Emmanuel Carrère, translated by John Lambert
The book opens with a quote by Vladimir Putin: “Whoever wants the Soviet Union back has no brain. Whoever doesn’t miss it has no heart.” And then, a murder: The journalist Anna Politkovskaya, a critic of the Russian president, is found dead. A memorial service is held in Moscow. It is here that we encounter the protagonist of this enchanting book: the aging Russian dissident Eduard Limonov.
Carrère, a French writer and journalist, had known Limonov in the ’80s, in Paris, where Limonov—a hard-drinking, skirt-chasing novelist and Soviet émigré—was popular among France’s intellectual elite. But then things went horribly wrong. In the ’90s, a BBC documentary captured him attacking the city of Sarajevo, under the command of Serbian war criminal Radovan Karadžic. He returned to Russia to found the National Bolshevik Party: a fascist movement whose lackeys adopt the shaved heads and raised-arm salute of their German neo-Nazi forebears.
How did all this come to be? Carrère begins in the beginning, with Limonov’s birth in Second World War-era Ukraine. The ensuing life story, told chronologically, is so wildly implausible, it would appear absurd—if it weren’t entirely true. We get to know Limonov as an anti-establishment poet in Ukraine, a shadowy rebel in Moscow, a famous novelist in Paris, a millionaire’s butler in Manhattan, and a hero to Soviet nostalgics in Central Asia. We watch him party with Salvador Dali, Susan Sontag and Andy Warhol in New York—and spend months in a dreary Russian jail (“something to do with arms trafficking and an attempted coup in Kazakhstan,” in Carrère’s words). Along the way are gaggles of love affairs: with soap opera actresses, heavy-bottomed bookkeepers and, once, a gay man in an empty park.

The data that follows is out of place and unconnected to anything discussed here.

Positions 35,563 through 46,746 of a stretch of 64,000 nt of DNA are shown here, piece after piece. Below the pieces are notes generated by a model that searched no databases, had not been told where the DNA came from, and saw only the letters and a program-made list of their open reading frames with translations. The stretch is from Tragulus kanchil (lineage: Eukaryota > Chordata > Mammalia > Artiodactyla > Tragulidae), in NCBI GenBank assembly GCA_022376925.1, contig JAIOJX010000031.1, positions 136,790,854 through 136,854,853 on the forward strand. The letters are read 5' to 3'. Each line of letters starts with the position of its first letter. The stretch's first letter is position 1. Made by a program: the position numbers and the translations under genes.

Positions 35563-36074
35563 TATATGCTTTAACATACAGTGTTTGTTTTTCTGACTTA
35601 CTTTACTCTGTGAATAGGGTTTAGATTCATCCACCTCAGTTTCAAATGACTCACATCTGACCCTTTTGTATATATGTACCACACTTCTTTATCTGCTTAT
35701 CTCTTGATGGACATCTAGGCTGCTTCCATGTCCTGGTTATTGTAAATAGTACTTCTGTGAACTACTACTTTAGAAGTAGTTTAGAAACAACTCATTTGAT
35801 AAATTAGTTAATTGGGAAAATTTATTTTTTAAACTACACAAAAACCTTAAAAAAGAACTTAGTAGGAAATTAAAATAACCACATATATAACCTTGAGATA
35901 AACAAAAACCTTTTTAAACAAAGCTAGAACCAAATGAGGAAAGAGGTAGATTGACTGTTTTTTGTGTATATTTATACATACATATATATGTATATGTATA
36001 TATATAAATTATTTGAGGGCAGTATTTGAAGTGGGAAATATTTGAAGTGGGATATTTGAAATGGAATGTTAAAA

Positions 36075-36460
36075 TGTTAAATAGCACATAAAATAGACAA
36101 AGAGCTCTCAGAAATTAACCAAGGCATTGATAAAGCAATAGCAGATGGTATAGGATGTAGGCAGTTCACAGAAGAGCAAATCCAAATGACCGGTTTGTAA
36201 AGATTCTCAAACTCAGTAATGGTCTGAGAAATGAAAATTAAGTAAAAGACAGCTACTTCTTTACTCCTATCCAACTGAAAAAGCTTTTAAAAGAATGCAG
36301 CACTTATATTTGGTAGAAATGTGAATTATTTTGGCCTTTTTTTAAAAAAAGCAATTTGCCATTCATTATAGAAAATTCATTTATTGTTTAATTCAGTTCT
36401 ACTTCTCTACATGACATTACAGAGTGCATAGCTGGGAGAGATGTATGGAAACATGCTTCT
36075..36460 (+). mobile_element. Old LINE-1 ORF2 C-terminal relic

With considerable space devoted to the revolutions of 1989, the book will surely find an eager audience with those watching events in the former Soviet Union with unease. But it’s also a rip-roaringly fun read. In his writing, Carrère—described by the Guardian as “the most important French writer you’ve never heard of”—is something of a Parisian Truman Capote. He describes this book as a “non-fiction novel,” for, while its stories are rooted in fact, they are also heavily stylized.
In the final pages, he travels to Russia to interview a rather disinterested Limonov, who asks why the author has chosen to write his biography. Carrère answers that he finds Limonov’s story “fascinating.” Limonov, in turn, only shrugs—and declares that he has lived “a s–tty life.”